Pallets move the world, proclaims Mark White, a professor at Virginia Tech University and a director of the schools associated pallet and container research laboratory. Almost every object in the world has, at some point, been carried or transported via this simple combination of wooden planks and beams, usually in conjunction with a pallet truck. Pallets are the most basic of inventions but they’ve stood the test of time and are still used in countless factories, warehouses, freight companies, building sites and an innumerable amount of industries across the globe.
Arguably as important to the idea of globalisation as shipping containers, the humble pallet is said to carry up to 80% of all US commerce, with similar figures across the rest of the industrial world. The raw and basic design was so revolutionary, it even inspired alterations to existing products to ensure they would function with a pallet: Ikea redesigned their ‘Bang’ mug three times to ensure that it would be possible to fit more of their final product to a pallet, thus lowering transportation costs.
Pallets haven’t come without their issues to overcome; pallet overhang (which reduces carton strength), pallet gaps (creating too much space between the boards) and pallet cube optimisation are all subjects which have been heavily researched in order to get the very best out of the lifting and transportation aids. The question of how to efficiently stack pallets to fit the most into a box, container or truck has been a common one for businesses for decades.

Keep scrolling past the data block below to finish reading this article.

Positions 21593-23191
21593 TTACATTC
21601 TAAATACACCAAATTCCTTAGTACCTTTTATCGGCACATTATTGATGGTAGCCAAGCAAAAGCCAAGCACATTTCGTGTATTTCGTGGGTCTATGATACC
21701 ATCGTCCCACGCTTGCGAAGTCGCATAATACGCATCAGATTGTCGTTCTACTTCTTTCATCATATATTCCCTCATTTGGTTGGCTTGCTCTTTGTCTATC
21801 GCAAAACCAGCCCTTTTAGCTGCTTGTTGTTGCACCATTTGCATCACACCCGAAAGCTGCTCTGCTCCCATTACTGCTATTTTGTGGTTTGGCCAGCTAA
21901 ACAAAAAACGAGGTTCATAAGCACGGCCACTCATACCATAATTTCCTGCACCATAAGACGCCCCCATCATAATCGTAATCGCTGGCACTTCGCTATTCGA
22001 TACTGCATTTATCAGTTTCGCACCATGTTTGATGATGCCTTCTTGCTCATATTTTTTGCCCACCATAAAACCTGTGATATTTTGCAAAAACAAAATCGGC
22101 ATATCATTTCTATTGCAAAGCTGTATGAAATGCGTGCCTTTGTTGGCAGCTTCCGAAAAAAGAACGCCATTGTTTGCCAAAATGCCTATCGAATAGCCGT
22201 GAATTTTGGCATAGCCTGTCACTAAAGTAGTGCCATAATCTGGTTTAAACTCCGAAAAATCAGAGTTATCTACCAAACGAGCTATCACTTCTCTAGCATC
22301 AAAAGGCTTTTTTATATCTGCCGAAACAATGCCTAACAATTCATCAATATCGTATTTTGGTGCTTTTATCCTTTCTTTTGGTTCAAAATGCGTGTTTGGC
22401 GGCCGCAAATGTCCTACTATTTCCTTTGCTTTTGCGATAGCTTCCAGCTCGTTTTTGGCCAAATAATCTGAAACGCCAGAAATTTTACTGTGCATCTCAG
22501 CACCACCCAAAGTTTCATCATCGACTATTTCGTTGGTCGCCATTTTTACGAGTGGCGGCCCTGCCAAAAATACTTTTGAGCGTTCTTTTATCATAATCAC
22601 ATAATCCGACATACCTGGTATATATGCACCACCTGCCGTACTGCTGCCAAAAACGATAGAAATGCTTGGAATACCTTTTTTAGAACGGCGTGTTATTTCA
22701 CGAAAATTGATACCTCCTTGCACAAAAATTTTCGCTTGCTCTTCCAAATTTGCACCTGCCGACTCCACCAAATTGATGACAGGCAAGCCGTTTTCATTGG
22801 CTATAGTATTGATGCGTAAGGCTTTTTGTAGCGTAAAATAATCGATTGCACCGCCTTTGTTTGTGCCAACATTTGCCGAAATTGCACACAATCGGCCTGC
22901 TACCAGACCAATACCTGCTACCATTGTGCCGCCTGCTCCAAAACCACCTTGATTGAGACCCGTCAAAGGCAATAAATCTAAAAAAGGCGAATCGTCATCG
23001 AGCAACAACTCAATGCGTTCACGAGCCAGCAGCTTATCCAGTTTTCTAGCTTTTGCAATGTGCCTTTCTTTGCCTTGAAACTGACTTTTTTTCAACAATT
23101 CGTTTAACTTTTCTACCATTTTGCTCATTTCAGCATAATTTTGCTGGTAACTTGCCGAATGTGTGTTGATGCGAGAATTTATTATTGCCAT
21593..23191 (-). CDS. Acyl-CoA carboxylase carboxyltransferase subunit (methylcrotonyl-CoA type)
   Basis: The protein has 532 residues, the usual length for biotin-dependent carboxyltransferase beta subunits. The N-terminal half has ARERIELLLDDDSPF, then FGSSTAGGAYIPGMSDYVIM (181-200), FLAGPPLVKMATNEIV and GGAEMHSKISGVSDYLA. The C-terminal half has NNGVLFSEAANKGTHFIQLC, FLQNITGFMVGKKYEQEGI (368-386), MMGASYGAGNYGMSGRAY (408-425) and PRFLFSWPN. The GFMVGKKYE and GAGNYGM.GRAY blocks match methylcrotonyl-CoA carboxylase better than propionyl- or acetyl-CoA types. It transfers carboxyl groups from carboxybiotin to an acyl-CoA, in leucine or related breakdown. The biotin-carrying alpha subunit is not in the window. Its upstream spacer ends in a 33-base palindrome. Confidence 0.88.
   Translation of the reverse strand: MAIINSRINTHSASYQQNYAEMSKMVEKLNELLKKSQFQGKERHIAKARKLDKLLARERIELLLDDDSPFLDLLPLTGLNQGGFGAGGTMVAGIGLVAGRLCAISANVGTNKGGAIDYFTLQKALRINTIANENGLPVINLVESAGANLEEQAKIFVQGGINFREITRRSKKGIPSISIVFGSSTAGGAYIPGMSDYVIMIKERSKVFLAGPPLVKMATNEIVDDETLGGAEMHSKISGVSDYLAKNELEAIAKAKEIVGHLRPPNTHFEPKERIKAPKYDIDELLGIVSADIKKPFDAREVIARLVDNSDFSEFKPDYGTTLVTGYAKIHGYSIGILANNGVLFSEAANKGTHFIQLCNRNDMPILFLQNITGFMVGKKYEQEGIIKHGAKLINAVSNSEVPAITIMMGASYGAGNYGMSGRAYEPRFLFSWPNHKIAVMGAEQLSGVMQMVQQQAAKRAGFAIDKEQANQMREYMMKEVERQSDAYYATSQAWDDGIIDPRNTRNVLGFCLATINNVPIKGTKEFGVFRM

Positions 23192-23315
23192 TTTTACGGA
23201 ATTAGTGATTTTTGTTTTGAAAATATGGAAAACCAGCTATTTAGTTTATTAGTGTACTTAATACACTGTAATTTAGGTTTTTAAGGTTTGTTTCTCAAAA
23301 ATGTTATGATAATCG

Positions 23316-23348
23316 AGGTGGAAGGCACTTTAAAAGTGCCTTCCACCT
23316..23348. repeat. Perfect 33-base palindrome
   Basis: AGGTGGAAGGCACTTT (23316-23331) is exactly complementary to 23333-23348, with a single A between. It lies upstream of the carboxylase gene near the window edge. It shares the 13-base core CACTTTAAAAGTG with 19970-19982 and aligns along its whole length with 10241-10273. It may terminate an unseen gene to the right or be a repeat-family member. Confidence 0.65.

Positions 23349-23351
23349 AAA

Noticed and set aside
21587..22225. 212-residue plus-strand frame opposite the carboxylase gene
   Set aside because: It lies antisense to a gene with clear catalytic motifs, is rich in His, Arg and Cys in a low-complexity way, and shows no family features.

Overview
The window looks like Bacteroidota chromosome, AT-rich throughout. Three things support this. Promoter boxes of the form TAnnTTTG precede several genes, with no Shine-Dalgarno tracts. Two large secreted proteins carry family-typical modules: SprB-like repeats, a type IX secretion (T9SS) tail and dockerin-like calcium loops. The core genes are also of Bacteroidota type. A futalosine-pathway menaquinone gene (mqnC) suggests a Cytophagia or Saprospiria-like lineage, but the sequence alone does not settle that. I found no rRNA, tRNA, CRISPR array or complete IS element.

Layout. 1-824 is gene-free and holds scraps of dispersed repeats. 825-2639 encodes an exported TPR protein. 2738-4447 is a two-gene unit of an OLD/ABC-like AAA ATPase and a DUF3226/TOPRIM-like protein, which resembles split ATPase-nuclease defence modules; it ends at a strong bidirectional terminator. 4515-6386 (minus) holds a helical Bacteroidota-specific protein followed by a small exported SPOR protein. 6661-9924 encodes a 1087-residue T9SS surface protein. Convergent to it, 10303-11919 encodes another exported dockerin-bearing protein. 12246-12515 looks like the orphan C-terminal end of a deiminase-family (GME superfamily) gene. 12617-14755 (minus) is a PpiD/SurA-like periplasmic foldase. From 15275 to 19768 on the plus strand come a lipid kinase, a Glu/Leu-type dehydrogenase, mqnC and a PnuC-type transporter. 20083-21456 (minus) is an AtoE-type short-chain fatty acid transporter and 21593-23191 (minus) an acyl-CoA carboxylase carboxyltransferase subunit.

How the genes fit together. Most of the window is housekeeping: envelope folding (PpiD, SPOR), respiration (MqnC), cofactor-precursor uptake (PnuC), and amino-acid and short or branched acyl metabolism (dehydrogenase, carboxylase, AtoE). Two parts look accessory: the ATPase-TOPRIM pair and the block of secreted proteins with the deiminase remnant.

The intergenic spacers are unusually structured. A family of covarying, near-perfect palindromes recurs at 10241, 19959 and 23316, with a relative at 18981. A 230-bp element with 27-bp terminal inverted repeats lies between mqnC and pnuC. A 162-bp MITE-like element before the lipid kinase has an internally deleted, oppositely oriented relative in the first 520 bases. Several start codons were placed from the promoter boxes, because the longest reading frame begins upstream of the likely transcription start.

Nowadays, many businesses have learned how to get the best out of their pallets and have utilised fleets of pallet trucks and lifting aids to guarantee they are using the simple wooden resources to their full advantage. Alterations have been made, to ensure that they are the most efficient of tools; US warehouse company Costco recently switched to ‘block’ pallets, commonly used in Europe, which are easier for pallet trucks and pallet jacks to lift from different angles rather than one open end. This slight change in the construction of a pallet has made it much easier for Costco to unload pallets from the million trucks which arrive at their depots and stores each year, and has resulted in vast profits for the company. The assertion that pallets ‘move the world’ is a strong claim, but their associated products, including pallet trucks, scissor lifts and stacker trucks, are undoubtedly the driving force behind industry’s perpetual reliance on them.